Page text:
Some in DFO seemed to be moving in an entirely different direction.
1985 – Minutes of November 6, 1985, meeting of the Transplant Committee at Nanaimo “Dorothee Keiser outlined the contents of a letter that she proposed to send to all salmon farmers. It exempts them from a requirement to seek Committee approval for transplants of salmon eggs and juvenile salmon...”
The Fishermen’s Union, UFAWU was a very strong voice of concern about salmon feedlots, and not afraid to name them.
“The Rockefeller-owned IBEC farm operations near Port McNeill has already imported eggs from a Scottish hatchery which provided eggs now blamed for a disastrous disease outbreak in Norway” THE FISHERMAN April 18, 1986
Indeed, those IBEC feedlots were operating around my home in Echo Bay. A massive furunculosis outbreak occurred in the feedlots and then in the local coho hatchery. The ten-year average mortality in Scott Cove Hatchery was 3%. During the IBEC furunculosis outbreak 28% of the broodstock died and antibiotics were required to keep the rest alive – for better or worse.
IBEC “... operated on the premise that a private American business corporation that focused on developing the basic economies" of developing countries could turn a profit and encourage others”, but IBEC sold out immediately after the outbreak started to Norwegian Stolt and stopped salmon farming in B.C. When the Stolt representatives met with my community of Echo Bay, in Bill Proctor’s home, they said the dying farm salmon had been infected before entering seawater. By the winter of 1994, no one could catch a resident chinook salmon, the fishing lodges began to close and the community of Echo Bay slid into decline. Today there are 27 Norwegian feedlots, our school is closed, there are less than 10 residents. We were silenced. They took over.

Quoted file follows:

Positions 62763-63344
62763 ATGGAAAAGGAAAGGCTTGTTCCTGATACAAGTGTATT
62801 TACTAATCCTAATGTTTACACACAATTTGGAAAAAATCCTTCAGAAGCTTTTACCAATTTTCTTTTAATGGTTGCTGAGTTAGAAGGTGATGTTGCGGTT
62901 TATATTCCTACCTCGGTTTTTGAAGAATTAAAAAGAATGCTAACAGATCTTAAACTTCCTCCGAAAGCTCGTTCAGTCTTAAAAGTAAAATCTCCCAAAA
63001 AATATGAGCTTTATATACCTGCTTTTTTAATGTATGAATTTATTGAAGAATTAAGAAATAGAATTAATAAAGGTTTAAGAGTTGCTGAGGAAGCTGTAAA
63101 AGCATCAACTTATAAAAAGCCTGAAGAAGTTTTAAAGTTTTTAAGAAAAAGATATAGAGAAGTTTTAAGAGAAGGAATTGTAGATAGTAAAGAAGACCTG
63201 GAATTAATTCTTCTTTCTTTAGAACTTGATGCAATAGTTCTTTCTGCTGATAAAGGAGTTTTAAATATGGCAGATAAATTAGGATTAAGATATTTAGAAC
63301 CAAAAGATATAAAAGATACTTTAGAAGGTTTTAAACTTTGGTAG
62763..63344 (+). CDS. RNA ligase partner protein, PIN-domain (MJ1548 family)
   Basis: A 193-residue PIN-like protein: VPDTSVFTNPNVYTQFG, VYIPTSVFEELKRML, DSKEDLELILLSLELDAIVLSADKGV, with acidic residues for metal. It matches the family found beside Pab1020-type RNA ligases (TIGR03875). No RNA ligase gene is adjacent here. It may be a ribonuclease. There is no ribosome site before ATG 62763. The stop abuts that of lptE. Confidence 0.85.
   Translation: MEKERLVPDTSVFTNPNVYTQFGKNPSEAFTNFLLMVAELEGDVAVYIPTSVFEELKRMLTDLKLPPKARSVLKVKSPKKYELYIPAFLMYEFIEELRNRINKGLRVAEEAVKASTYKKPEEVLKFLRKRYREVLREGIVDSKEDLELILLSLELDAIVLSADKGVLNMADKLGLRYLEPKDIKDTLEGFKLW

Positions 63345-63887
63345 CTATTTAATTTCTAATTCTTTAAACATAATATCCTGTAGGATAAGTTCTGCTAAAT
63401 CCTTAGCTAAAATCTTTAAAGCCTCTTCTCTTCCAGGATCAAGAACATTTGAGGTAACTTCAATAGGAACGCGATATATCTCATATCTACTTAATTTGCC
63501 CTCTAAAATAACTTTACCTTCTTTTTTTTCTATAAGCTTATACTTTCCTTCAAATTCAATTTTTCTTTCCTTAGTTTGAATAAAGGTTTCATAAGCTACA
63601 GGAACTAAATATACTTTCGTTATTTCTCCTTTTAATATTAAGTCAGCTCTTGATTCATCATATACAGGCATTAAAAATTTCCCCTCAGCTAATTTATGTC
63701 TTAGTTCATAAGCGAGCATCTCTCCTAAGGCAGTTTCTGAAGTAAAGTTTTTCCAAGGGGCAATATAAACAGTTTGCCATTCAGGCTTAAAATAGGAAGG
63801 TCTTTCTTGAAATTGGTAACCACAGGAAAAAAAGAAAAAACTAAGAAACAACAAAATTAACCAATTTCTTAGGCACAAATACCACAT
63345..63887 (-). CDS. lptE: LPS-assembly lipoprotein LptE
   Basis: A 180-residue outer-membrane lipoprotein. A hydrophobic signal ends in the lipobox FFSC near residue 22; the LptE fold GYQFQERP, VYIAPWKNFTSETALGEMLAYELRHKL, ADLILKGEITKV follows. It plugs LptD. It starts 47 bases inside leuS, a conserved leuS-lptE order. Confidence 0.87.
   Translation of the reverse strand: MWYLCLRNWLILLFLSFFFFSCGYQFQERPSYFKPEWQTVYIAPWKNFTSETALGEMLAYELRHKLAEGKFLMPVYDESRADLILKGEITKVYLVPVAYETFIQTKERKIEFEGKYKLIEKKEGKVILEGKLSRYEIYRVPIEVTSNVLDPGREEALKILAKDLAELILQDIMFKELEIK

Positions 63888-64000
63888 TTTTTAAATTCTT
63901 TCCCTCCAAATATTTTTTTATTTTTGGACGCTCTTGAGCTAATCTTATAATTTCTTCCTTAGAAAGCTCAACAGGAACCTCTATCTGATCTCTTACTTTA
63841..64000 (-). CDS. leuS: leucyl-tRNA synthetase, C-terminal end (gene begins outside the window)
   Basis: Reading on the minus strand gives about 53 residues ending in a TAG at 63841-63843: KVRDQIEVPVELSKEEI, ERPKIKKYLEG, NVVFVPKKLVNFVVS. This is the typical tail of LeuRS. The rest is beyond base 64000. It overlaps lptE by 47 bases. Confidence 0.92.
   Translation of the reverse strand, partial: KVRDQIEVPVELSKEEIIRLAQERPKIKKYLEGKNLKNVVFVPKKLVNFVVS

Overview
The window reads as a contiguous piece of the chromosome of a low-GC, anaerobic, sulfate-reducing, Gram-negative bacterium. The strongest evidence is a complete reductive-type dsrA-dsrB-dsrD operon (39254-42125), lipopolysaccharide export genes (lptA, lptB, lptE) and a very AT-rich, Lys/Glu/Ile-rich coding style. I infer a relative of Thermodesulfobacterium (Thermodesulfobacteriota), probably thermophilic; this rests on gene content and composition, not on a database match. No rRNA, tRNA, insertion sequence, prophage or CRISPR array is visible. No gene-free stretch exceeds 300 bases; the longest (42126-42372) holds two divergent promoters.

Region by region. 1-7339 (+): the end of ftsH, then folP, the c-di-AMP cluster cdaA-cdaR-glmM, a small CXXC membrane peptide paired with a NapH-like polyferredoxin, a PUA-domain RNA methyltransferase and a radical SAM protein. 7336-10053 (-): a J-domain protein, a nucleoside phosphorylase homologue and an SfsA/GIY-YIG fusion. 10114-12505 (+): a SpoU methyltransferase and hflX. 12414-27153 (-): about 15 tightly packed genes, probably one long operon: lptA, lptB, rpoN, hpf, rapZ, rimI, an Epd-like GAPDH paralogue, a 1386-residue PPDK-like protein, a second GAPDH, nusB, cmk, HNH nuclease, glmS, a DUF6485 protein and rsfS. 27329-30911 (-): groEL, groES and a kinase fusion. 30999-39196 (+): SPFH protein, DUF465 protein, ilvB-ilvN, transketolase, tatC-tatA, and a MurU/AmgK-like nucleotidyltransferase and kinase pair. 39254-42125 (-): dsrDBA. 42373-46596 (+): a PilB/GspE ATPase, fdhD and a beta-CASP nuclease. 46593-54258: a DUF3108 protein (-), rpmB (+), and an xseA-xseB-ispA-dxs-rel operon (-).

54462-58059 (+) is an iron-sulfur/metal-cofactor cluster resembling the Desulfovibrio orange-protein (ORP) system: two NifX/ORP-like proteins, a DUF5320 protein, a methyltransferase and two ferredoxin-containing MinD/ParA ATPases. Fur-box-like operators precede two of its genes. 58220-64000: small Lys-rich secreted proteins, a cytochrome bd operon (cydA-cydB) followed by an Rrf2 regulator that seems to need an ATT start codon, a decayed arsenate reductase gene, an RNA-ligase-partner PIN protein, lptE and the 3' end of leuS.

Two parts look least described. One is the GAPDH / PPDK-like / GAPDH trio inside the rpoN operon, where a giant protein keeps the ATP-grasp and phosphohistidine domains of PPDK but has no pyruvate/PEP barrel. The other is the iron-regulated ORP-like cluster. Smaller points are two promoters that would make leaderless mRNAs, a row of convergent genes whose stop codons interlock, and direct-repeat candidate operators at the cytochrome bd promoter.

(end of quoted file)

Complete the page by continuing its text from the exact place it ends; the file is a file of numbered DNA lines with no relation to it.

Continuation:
“The B.C. Wildlife Federation, with its 30,000 members, supports the fishermen’s stand and strongly urges you to reconsider your position of importing atlantic salmon eggs for the benefit only of fish farming in B.C.” Letter to the federal Minister of Fisheries from Stewart W. Reeder, B.C. Wildlife Federation Nov. 15, 1985
All these men came out swinging without even knowing about the looming threat of the salmon flu-like virus, ISAv, the Norwegian heart-wasting virus, PRV or Salmon Alpha virus – but they were right. When you added exotic viruses to the already challenging life of a salmon – you decrease the chances that stock will make it home. And recalling viruses may be impossible.
Dr. Brian Riddell is the former DFO Science, Division Manager, Salmon Assessment and Freshwater Ecosystems and now CEO of the Pacific Salmon Foundation. Riddell wrote the Minister of Fisheries and Oceans Canada in 2009, before we all learned DFO scientist, Simon Jones was sitting on ISA virus positive results in 100% of the Cultus Lake sockeye tested: